JOHN – THE HUMAN STUDIO
FILMMAKER: JOSEPH PINER AND CANON XC 15
JOSEPH PINER WITH NEW DOCUMENTARY IN THE MAKING.
John Smith now known as “John The Human Studio” is 50 years old and lives with mental illness. John inspires the town of Elkton, Maryland and anyone he comes in contact with. This is because of John’s great personality and the fact that he never gives up on life.
As a filmmaker I wanted to have a very touching, but educational film about mental illness. I thought what better way of talking about mental illness and dispel some of the myths and stigma that comes with mental illness. John is the perfect person to follow through this film. When I first talked to John I had no idea that I wanted to do a film about mental illness, but after 30 minutes talking to John I said this is one film I must do. I was deeply touched by the stories John had told me. I knew that this was going to be a film, where I would have to rely heavily on interviews inter cut with lots of B Roll shots and archival footage. Given the subject matter I also knew that there wouldn’t be a lot of archival footage, but more of an interview-driven documentary. I also knew that it would be a challenge to get the local mental health department involved with this film with the sensitive subject of patients with mental illness. The good news is, is that I would have full access to John and his daily life.
John being filmed at church while he worships at his church.
John – The Human Studio directed by Joseph Piner and produced by CineFocus & Media Productions. This 60 minute documentary will be filmed and produced for TV distribution. As my more notable film Free Spirits – Saving America’s Wild Horses had a soft release in some theaters throughout the United States and most recent film Electronic Crack Film that is currently screening internationally. For each interview I approached differently to strike their own mood. Some will be happy, some will be sad, and most of all the professionals in the field of mental illness will be more clinical.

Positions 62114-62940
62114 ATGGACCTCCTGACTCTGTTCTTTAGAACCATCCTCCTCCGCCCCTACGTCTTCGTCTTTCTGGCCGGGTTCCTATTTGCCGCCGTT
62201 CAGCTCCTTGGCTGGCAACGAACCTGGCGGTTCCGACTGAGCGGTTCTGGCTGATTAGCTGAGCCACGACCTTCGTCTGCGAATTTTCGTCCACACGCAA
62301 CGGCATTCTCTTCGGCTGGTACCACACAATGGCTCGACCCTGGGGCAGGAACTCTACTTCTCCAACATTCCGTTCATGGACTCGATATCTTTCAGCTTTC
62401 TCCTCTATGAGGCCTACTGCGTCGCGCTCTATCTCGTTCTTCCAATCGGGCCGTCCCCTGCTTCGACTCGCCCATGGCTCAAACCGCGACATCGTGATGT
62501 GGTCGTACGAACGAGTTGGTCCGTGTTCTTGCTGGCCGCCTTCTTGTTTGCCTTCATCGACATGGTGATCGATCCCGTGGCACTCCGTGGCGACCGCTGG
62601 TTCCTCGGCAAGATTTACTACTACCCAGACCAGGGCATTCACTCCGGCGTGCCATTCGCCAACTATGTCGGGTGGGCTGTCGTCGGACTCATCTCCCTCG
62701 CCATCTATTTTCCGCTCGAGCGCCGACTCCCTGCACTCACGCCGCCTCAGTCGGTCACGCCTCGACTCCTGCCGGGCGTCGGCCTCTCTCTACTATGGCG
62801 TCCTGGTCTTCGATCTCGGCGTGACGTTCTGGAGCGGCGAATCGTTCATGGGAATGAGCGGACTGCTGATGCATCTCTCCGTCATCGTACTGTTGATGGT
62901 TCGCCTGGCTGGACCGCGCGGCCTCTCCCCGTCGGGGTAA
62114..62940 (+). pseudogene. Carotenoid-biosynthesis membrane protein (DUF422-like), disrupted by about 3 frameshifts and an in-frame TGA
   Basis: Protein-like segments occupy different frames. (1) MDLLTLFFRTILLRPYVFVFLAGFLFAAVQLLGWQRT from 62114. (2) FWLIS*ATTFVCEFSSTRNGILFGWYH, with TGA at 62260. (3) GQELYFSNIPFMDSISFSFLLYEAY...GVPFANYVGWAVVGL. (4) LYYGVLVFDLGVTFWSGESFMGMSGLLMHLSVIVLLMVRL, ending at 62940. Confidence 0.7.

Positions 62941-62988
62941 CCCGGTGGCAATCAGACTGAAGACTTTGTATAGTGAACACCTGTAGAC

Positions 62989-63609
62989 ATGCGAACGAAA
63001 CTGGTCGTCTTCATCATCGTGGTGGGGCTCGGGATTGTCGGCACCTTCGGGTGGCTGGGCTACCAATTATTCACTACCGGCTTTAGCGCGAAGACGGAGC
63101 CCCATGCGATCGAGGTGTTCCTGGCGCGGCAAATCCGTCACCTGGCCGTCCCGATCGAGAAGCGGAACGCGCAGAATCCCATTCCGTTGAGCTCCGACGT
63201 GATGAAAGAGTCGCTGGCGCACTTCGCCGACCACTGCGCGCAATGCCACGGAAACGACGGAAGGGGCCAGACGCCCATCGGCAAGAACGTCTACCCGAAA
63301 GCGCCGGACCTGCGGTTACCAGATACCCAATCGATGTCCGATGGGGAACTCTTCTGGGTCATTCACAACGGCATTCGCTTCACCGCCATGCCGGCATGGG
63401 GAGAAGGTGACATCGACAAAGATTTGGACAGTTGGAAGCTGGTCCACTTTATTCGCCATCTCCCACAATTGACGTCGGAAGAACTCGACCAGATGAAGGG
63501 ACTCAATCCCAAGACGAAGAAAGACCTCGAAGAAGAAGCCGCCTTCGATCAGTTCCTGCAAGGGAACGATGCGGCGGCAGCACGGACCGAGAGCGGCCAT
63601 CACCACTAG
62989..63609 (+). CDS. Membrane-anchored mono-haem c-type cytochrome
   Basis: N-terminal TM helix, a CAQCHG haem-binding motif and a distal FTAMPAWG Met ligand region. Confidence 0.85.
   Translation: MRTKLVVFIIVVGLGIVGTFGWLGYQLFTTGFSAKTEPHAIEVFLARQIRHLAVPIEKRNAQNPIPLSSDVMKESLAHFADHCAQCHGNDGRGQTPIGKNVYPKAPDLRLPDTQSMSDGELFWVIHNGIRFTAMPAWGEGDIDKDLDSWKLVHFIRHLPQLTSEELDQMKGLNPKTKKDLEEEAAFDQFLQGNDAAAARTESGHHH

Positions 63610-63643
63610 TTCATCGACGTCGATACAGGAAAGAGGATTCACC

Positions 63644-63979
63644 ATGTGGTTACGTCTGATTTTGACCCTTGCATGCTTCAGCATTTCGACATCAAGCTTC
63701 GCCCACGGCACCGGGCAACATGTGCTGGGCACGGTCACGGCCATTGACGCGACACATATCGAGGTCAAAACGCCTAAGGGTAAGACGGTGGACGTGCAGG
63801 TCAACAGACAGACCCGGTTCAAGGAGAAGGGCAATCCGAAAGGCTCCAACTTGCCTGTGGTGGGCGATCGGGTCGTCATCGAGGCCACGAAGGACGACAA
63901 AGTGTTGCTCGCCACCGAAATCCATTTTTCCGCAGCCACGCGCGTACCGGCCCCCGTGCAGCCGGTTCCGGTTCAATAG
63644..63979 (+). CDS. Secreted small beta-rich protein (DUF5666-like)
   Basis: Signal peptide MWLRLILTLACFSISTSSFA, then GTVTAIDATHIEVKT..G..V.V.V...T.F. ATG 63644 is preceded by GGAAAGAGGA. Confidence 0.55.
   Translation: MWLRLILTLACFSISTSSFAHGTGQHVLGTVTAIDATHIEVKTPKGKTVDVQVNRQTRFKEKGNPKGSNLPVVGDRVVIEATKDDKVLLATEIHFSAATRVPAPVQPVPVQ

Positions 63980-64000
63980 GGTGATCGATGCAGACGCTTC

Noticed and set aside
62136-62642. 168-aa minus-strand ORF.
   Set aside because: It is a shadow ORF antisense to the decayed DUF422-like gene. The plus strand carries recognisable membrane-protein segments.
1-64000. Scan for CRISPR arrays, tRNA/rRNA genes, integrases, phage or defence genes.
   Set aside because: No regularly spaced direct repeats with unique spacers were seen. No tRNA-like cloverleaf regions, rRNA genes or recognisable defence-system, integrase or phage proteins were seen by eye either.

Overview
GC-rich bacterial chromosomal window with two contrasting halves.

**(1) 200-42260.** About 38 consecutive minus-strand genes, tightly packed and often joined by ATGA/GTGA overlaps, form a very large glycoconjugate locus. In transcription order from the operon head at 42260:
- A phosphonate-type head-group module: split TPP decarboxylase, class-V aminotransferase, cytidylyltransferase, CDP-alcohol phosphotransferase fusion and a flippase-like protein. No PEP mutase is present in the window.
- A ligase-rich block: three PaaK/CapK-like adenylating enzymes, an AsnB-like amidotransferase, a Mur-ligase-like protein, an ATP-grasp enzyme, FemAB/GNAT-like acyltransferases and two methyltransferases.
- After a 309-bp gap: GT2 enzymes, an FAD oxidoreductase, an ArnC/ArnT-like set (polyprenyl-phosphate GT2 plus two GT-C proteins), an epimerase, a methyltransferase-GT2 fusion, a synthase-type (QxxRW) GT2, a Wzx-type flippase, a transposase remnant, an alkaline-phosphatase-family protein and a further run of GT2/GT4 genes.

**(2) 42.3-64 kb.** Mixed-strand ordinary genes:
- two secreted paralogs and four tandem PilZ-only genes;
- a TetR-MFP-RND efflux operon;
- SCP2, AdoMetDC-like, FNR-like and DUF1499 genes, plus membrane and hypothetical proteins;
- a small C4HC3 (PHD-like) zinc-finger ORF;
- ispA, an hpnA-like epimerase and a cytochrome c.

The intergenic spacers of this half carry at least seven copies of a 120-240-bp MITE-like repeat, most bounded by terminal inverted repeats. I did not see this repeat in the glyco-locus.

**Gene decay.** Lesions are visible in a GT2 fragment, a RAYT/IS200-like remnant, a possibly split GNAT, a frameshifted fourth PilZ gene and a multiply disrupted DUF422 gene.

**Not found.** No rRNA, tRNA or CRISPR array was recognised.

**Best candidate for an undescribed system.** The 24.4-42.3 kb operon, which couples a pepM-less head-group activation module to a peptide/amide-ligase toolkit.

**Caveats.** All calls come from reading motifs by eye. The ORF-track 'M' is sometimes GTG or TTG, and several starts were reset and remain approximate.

John shows off his Elvis Presley outfit
Throughout the film, there will be lots of scenes with John. I found out right away that he doesn’t like to give an interview talking about mental illness and using the term crazy. He likes to say inferior and he is bothered by bugs and insects, so anytime we filmed John outside we made sure to stay clear of bugs, because he would stop the interview and we wanted it to be as natural as possible. Other than that John loves the camera.
Filmmaker Joseph Piner talks to his sound guy about audio settings.
Filming with the Canon XC 4K 15 has two professional XLR audio inputs and I knew it was going to be a bit of a challenge to get good audio, so we had an internship student to work with off camera sound. Johnny Martinez came to me and wanted to start learning about filmmaking, so I took him on and began teaching all that I knew about documentary filmmaking. I have the Tascam DR 701D Field Recorder and I let Johnny put it to work.nt
TASCAM DR 701D FIELD RECORDER
Johnny Martinez checking levels before working sound outside of church scene.